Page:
According to Jaymee from The Mum Diaries, ‘My 7 year old is a mini Kevin! He screams, shouts stomps and is such a grump! I really hope he comes out of it soon!’

I too can relate to the Kevin and Perryness of this stage. I could also have written word-for-word what Alice from Living With Jude has to say on the subject, ‘Our daughter swings from lovely to literally Satan himself. Her favourite sentences are “can you just listen to me, for once in your life?” “You know it isn’t all about you, mum.” “You’re not the boss of me!” Oh the joys…’

The joys indeed. Still it feels better when you know you’re not alone.

Sarah from Twins Make Five summed up the Stroppy Sevens nicely when she said,

‘Seven seemed like such a game changing age for my daughter. It was like she was being pulled from wanting to be a kid and wanting to be grown up and cool. I could literally see her battling which way to go. So many things that she’d loved were suddenly branded babyish and boring. My daughter is generally very well behaved but there was definitely an increase in eye rolling and stomping off in annoyance! It felt like a tiny taste of the teenage years.’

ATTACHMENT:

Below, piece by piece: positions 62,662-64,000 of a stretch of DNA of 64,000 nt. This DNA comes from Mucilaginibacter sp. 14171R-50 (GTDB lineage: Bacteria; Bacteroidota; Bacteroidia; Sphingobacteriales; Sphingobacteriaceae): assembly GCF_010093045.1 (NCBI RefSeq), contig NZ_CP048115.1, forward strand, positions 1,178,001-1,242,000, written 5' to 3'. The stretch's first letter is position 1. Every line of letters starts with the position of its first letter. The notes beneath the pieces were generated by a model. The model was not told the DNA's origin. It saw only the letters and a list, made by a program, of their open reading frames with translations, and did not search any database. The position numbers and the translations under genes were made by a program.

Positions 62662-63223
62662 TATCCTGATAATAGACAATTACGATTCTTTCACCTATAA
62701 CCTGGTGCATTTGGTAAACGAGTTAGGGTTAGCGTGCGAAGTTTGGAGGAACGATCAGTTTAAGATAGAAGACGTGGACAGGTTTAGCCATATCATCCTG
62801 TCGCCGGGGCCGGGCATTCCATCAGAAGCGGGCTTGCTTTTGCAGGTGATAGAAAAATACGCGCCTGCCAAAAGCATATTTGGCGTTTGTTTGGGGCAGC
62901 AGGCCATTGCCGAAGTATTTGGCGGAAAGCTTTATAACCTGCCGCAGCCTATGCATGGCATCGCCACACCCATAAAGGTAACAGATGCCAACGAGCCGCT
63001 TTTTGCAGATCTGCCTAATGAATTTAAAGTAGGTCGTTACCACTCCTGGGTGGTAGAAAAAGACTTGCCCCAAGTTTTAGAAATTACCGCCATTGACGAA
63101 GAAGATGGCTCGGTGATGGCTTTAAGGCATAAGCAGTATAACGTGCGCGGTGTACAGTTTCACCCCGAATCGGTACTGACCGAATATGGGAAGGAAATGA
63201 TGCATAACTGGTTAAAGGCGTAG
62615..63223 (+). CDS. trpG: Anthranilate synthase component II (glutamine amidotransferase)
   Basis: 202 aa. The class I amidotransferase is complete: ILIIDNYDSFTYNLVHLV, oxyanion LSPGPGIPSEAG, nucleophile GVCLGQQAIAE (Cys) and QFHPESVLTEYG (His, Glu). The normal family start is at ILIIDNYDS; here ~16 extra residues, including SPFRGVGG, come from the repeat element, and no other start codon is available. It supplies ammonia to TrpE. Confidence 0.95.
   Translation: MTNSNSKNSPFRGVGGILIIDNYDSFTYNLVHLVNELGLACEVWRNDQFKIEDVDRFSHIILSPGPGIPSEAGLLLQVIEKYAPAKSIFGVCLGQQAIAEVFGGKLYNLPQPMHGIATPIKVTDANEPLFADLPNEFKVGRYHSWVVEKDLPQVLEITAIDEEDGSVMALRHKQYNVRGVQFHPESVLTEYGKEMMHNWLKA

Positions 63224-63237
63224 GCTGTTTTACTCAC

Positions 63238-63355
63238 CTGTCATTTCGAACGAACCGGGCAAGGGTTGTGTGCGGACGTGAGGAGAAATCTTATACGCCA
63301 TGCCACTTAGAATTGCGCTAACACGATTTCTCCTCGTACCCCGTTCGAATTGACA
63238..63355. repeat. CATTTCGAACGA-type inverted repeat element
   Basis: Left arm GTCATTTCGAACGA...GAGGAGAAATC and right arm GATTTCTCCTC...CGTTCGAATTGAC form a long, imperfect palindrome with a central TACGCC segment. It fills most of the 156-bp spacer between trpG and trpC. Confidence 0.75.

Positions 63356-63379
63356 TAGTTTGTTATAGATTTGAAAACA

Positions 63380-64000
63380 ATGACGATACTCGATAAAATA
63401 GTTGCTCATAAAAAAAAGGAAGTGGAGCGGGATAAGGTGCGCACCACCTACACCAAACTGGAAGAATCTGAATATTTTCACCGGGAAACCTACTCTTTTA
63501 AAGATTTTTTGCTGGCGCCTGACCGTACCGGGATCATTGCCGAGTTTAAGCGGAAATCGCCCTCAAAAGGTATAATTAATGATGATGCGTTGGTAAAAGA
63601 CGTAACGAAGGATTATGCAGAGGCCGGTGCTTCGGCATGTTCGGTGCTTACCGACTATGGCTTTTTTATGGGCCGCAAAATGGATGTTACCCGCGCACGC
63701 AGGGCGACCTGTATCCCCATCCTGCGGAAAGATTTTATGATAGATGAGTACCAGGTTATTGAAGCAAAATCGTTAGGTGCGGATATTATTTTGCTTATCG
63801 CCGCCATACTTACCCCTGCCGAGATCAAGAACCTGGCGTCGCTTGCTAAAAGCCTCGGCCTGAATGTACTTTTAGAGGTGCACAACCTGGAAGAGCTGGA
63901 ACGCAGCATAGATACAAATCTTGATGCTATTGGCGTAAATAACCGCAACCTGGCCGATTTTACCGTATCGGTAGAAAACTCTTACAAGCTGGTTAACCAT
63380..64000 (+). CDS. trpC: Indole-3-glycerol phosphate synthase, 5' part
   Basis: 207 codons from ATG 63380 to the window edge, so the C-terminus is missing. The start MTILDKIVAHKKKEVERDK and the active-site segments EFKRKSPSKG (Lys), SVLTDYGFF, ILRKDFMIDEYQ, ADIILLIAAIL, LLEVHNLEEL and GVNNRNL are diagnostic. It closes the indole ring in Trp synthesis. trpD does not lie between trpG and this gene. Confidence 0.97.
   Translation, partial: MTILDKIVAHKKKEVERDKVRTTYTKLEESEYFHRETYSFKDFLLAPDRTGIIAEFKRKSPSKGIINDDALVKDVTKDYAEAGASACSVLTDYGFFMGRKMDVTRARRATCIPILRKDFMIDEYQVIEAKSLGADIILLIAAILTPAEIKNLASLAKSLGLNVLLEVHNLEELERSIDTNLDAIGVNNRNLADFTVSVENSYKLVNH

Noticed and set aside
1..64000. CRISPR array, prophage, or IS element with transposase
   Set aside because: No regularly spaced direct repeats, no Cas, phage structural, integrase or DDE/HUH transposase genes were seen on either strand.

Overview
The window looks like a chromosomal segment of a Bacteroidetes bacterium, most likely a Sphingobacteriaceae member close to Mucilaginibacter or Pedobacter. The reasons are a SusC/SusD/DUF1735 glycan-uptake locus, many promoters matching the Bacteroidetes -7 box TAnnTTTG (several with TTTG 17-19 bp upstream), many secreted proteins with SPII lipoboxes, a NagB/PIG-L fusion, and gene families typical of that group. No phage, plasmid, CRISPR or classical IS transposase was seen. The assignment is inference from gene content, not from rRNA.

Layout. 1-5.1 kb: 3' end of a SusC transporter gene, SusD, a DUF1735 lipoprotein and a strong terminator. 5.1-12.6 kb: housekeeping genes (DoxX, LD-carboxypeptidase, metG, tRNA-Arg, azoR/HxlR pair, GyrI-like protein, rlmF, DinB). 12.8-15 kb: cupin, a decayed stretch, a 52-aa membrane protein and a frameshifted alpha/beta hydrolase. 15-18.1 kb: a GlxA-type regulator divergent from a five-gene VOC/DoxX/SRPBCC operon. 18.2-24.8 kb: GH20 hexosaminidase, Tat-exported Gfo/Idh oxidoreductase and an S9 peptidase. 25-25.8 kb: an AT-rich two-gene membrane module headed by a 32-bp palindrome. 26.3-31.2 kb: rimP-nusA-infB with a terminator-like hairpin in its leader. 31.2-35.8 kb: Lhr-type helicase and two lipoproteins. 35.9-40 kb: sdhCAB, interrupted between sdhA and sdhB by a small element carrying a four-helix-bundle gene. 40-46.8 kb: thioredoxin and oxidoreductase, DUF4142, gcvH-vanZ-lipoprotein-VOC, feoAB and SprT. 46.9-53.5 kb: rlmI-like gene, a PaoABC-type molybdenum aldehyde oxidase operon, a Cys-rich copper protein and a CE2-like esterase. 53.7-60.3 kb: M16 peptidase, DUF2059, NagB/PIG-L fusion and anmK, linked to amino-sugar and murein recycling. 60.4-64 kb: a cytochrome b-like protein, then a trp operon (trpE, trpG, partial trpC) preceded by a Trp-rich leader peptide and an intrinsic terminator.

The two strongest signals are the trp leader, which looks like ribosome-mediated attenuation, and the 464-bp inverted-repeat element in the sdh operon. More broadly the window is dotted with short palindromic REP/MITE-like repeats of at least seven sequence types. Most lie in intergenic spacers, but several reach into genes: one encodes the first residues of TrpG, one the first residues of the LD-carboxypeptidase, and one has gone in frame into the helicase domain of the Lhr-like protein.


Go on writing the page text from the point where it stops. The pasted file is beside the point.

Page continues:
What’s it all about?

My first question, after feeling the relief of discovering I wasn’t alone in this, was, ‘Why the hell is it happening?’

I came across psychologist Jean Piaget‘s Four Stages of Development Theory. According to Piaget, children go through four important stages of cognitive development. These stages happen at ages 0-2, 2-7, 7-11 and then adolescence to adulthood. It is when the child is about to progress from one stage to the next that challenging behaviour occurs. These transitional periods, when the brain is gearing up for the next cognitive stage but isn’t quite there yet, can explain all the behaviour I’ve come to associate with the Terrible Twos and now the Stroppy Sevens.

Apparently it can last for up to a year (oh goody).